The Sunday before Thanksgiving I darted into a local grocery store to grab the dozen-or-so items I still needed for Thursday’s big dinner. On the list were all the ingredients for Green Bean Casserole. I knew where to get to everything I needed – with the exception of the French fried onions.
I buy French fried onions exactly one time per year. Apparently 365 days is more than enough time for me to forget where they are in the store because I go through this every Thanksgiving season. But as I rounded the corner in pursuit of a bag of potatoes, I saw a beautiful solution to my holiday cooking woes. There before me was a display with all of the ingredients for Green Bean Casserole in one place. It was largely picked over and the sign had been knocked askew, but to me, it was the most beautiful thing I had ever seen.
I’ve always believed that marketers see the world a bit differently than the average consumer and that Sunday shopping trip was no different. Two things came immediately to mind. First, hats off to the store for putting up the display. They undoubtedly increased customer satisfaction and likely sold a few ingredients to people who had either forgotten about the dish or decided on an impulse to add it to their menu.
My second thought was that a recipe is a brilliant way to sell product.
A Little Bit About the Green Bean Casserole Recipe
Here are some Green Bean Casserole fast facts:
- The original recipe emerged in 1955!
- According to pretty much everyone, despite having a vegetable in the name, it doesn’t count as a healthy vegetable side. (But it’s Thanksgiving, so I’m guessing no one really cares.)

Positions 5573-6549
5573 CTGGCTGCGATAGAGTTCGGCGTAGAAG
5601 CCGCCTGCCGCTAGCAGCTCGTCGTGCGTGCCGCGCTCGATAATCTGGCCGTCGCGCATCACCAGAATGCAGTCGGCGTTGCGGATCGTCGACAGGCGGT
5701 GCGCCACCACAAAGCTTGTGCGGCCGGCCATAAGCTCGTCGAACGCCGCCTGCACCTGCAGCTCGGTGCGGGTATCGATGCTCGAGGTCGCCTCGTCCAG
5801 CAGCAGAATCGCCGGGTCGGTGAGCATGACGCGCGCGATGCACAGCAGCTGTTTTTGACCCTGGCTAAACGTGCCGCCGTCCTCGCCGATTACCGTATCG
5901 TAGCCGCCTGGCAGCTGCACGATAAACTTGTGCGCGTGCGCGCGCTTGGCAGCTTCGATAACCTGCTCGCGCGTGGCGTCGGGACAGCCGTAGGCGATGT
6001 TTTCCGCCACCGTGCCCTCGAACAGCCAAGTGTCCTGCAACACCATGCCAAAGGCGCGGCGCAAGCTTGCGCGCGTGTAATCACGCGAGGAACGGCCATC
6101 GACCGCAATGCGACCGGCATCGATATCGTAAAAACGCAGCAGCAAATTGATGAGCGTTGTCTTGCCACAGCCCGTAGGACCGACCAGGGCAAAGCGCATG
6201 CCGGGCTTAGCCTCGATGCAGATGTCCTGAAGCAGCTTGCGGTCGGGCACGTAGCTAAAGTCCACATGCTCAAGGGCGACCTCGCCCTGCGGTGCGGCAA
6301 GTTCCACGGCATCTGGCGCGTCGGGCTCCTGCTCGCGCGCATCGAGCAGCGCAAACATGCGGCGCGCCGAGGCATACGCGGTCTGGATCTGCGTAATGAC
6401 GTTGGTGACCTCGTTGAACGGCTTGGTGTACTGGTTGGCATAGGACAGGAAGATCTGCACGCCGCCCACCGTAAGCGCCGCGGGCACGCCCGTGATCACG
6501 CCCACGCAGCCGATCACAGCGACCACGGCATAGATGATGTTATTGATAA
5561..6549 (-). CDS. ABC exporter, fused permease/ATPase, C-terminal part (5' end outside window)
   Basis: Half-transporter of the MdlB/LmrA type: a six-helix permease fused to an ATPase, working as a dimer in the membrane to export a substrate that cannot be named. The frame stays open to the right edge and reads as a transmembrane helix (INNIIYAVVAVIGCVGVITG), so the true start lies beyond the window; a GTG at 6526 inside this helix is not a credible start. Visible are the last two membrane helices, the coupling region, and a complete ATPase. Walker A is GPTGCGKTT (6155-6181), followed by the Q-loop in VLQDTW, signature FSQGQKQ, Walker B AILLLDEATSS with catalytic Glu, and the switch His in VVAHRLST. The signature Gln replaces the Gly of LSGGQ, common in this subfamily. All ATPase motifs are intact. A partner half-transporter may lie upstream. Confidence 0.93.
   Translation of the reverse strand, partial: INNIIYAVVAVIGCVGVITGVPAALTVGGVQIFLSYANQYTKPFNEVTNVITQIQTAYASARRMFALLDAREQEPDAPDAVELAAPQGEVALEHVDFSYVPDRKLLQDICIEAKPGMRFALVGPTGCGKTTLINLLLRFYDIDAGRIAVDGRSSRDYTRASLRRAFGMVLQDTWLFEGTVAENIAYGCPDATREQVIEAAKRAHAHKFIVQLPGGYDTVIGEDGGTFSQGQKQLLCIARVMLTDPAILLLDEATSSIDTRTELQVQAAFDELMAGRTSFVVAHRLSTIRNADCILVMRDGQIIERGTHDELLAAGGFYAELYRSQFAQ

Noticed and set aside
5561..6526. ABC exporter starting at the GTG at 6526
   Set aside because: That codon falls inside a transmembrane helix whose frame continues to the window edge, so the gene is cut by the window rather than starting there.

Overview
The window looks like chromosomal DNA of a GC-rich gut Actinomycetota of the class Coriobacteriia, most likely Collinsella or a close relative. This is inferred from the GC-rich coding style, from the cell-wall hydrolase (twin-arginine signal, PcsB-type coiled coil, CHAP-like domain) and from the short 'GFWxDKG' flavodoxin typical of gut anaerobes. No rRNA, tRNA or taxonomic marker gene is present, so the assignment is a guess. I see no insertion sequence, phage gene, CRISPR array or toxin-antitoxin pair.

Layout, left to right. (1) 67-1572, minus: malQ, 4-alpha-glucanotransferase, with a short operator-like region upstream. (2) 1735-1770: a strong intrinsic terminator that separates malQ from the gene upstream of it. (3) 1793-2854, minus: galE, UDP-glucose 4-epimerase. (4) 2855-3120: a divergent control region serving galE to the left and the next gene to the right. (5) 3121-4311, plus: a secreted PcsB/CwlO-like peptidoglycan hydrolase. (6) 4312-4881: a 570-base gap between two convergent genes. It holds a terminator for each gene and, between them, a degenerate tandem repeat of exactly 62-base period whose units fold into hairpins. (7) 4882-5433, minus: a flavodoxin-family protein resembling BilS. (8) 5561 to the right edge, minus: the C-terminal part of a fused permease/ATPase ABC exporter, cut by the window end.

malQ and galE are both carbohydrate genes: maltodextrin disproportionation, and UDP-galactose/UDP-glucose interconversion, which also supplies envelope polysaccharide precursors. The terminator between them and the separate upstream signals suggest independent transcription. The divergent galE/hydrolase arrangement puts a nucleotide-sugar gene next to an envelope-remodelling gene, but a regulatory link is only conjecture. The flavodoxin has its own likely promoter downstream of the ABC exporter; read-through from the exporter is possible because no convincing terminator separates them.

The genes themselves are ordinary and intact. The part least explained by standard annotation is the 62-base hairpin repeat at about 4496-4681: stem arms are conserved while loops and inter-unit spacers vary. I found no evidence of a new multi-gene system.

- The world’s largest Green Bean Casserole was created this year by Green Giant. (It’s 637 pounds!)
- The dish is so popular, Pringles created a Green Bean Casserole chip – and apparently it’s pretty good.
- According to Hungry History, Campbell’s now estimates 40% of the Cream of Mushroom soup sold in the US goes into making green bean casserole.
Campbell’s (and French’s and green bean sellers) aren’t the only organizations that benefit from popular holiday recipes. How often do people make a holiday Chex Mix without Chex products? Or s’mores without Hershey bars? Companies who sell a food product long ago figured out the benefit of recipes.
What’s Your Recipe?
What everyone can learn from the popularity of these recipes is the value of showing people how they can benefit from using your product. Campbell’s doesn’t assume you’ll invest time, energy, and money into experimenting with their products! They assume you’re busy and that they know their product better than anyone, so they share ideas with you – making your life better, easier, and maybe even a little more fun!
Whether it’s a blog post, video, traditional recipe or some other communication method, you can help people fall in love with your brand by sharing as many creative or functional uses as possible. Check out these examples:
- 10 different ways to use paper plates
- Creative ways to use LEGOS in everyday life
- 100 ways to use Washi Tape
How hard do your customers have to work to figure how to use your product? Are those that are active users aware of all of the benefits and ways your product can make their life better?
If not, what recipe can you share to help more people understand how your brand can benefit them?
Author: Amy Jauman
Dr. Amy Jauman, SMS, is the Chief Learning Officer at the National Institute for Social Media and author of the Comprehensive Field Guide for Social Media Strategists. Amy is also one of 58 members representing 12 countries in the inaugural class of the Prezi Educator Society. Previously she was the Social Media Director for Women Entrepreneurs of Minnesota (WeMN) and she currently serves as the marketing director for the Minnesota Chapter of the National Speakers Association. She is also an adjunct professor in the St. Catherine University Business Department and the St. Mary’s University of Minnesota MBA program.